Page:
We can – and will – mock. But it is interesting how the legend of Leonardo continues to thrive in contemporary culture. Da Vinci represents an ideal – a polymath, a scientist, a creative, and someone who simultaneously defied convention whilst still being part of the “safe” establishment. He exudes humanist virtues, doubting God and the authority of the church, which plays on current fears – or even outright discrimination against – religious orders. And yet, he was a devout Catholic, inspired to find God in the nature of the universe, and had the Pope as a patron – a fact that, as with compatriot Galileo, gets conveniently ignored.

The thing is – and the Historyish team fully support this – Leonardo could procrastinate for Italy. He was sued by a chapel in Milan for taking money for a work he never did. He was asked to make a statue of a horse in 1482 – by 1499 he had only got so far as to make a clay model. Which got destroyed. The work wasn’t finished until 1977, unsurprisingly, posthumously. He even took a commission from the Pope who, when he visited to ask how the work was going some months later, was told that Leonardo had been working on a new type of varnish instead.

Freud thought Leonardo was gay, as a result of him spending too much time with his mother as a child. It is true that he never married. And that is enough proof for us.

He did, like many a teenage boy, spend quite a bit of time drawing and talking about penises. In one of his folios he wrote that the penis:

confers with the human intelligence and sometimes has intelligence of itself, and although the will of the man desires to stimulate it, it remains obstinate and takes its own course, and moving sometimes of itself without license or thought by the man, whether he be sleeping or waking, it does what it desires. Often the man is asleep and it is awake, and many times the man is awake and it is asleep. Many times the man wishes it to practice and it does not wish it; many times it wishes it and the man forbids it. It seems, therefore, that this creature has often a life and intelligence separate from man and it would appear that the man is in the wrong in being ashamed to give it a name or exhibit it, seeking rather constantly to cover and conceal what he ought to adorn and display with ceremony as a ministrant.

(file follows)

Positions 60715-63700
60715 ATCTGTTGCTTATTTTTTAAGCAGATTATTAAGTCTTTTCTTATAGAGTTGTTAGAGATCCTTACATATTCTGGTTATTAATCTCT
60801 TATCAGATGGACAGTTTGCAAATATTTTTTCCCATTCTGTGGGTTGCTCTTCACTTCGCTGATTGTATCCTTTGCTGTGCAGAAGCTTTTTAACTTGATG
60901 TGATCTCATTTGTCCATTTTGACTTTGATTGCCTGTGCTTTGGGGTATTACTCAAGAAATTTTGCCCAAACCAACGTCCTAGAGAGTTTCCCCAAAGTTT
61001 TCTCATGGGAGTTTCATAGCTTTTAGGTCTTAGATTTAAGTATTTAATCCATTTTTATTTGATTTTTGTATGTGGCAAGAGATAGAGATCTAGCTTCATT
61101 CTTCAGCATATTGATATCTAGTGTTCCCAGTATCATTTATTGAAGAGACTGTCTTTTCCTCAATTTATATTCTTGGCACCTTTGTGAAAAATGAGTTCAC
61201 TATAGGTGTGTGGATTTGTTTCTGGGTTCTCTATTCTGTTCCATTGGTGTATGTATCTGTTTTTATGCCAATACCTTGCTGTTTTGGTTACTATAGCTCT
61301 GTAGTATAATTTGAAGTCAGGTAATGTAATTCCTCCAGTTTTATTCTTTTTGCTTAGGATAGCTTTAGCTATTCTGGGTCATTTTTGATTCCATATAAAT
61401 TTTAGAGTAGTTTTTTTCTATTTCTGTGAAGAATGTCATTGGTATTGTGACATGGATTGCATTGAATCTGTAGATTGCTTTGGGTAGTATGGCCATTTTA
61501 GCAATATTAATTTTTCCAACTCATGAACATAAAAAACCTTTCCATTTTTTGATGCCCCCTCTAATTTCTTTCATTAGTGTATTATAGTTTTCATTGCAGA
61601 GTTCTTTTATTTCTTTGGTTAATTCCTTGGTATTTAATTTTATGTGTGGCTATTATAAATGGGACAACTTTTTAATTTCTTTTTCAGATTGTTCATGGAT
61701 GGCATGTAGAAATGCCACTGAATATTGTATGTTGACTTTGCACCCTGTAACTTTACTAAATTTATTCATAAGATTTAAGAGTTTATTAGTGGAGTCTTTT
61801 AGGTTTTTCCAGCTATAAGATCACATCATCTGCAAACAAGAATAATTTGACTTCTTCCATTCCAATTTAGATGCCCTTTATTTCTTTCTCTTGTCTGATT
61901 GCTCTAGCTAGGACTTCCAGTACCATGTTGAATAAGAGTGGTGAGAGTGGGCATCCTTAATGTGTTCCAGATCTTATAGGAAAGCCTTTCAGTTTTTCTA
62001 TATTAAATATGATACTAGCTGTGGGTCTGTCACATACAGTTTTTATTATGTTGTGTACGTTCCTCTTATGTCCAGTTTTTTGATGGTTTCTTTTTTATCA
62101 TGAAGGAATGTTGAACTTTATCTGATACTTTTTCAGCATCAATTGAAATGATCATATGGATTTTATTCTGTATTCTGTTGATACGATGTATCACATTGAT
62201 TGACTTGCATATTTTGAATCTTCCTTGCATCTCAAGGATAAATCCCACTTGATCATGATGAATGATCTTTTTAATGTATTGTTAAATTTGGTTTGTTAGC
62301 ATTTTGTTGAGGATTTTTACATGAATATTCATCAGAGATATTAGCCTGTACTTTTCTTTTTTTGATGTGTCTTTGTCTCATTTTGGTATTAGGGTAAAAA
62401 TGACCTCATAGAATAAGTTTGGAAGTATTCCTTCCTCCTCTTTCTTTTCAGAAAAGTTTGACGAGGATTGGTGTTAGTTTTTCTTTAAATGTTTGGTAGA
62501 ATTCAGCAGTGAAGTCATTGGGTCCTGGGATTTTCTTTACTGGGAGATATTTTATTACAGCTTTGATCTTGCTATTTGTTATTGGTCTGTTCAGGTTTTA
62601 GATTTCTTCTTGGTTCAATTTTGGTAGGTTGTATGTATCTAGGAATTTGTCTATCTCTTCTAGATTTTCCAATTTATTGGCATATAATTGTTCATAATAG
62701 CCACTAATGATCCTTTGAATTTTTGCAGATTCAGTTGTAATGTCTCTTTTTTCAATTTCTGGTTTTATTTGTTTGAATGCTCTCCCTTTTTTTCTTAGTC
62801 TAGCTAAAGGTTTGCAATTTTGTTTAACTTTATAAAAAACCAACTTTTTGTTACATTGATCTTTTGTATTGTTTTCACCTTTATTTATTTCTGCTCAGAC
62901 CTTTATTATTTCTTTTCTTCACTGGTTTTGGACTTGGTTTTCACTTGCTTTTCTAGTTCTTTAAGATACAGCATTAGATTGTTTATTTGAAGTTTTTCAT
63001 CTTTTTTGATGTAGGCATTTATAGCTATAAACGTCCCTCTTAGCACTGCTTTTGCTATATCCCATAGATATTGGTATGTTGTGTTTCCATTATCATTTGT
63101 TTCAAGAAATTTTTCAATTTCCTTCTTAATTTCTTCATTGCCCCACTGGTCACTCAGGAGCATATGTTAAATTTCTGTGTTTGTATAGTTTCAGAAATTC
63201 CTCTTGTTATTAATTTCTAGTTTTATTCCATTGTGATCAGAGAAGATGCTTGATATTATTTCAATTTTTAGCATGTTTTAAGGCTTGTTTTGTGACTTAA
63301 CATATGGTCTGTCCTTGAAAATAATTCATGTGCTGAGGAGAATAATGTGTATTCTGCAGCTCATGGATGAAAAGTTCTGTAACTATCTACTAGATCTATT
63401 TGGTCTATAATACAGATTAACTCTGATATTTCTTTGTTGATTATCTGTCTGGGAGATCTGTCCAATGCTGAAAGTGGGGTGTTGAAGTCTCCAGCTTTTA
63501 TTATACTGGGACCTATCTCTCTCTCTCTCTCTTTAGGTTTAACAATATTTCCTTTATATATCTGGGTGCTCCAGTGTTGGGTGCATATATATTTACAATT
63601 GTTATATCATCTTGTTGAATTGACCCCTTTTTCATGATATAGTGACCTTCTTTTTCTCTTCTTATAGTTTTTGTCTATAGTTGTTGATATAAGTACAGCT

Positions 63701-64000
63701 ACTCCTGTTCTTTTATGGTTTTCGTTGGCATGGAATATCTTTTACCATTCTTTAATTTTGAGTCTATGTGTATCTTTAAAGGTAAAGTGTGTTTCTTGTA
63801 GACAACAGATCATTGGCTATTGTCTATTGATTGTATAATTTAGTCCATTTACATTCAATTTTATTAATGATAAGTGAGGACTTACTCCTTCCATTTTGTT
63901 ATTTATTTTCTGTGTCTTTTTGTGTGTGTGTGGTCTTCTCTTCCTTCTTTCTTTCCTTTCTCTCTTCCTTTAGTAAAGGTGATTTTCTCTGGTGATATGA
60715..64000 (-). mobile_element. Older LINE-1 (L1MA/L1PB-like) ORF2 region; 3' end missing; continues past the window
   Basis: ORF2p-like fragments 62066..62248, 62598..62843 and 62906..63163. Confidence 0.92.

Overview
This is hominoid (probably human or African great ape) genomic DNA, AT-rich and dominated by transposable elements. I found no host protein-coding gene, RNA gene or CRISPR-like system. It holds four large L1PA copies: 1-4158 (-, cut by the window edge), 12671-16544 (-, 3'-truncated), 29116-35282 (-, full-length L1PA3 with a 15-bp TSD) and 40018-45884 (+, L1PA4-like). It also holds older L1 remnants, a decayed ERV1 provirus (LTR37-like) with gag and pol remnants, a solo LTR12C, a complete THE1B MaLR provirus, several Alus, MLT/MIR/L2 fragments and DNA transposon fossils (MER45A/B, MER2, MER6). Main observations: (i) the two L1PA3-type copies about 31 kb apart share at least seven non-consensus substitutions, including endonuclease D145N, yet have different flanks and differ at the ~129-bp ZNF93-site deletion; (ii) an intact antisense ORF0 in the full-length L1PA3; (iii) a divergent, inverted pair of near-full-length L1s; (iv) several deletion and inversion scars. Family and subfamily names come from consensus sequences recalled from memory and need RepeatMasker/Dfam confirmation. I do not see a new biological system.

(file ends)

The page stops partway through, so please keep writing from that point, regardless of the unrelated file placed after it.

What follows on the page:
For all of this, though, Leonardo da Vinci is rightly held up to be a important figure in world history. Even if his legend outstrips the reality, the idea of da Vinci – much like other celebrated “great men” of science such as Galileo, Newton, Darwin and Einstein – has inspired millions to seek out the answers of the universe. It is his legend which is almost as – if not more – important that what “he essentially was” ((c) von Ranke).

So we will end, as always, on a quotation. And it’s never difficult to find one. But I will complete my hattrick of Star Trek references with Captain Katherine Janeway of the USS Voyager:

‘He was a Renaissance man, Tuvok. Interpreted, reinterpreted, deconstructed, fantasized about, all through history. Vasari thought he was an angel. Freud thought he had a problem with his mother. James T. Kirk claimed he met him, although the evidence is less than conclusive.’

Further reading

The Open University’s timeline on Leonardo’s life and works.
Wikipedia biography
A webpage about the Leonardo parachute experiment.
And another about his watercolours and his glider (see the quotation from the profile).
Wikipedia has something to say about that bloody horse
If your life is going down the drain, learn from Leonardo’s mistakes.
And if you decide that you prefer the myth and fiction of Leonardo to the reality, you can always read the biography of Leonardo as he appeared on Star Trek.

EDIT: 16-02-12 – you might also want to read @RMathematicus‘s piece on the mythology of Leonardo. Did he actually contribute anything to the history of science?

And finally…

Definitely check out Mark Steel’s programme on Leonardo. You can get an audio version here.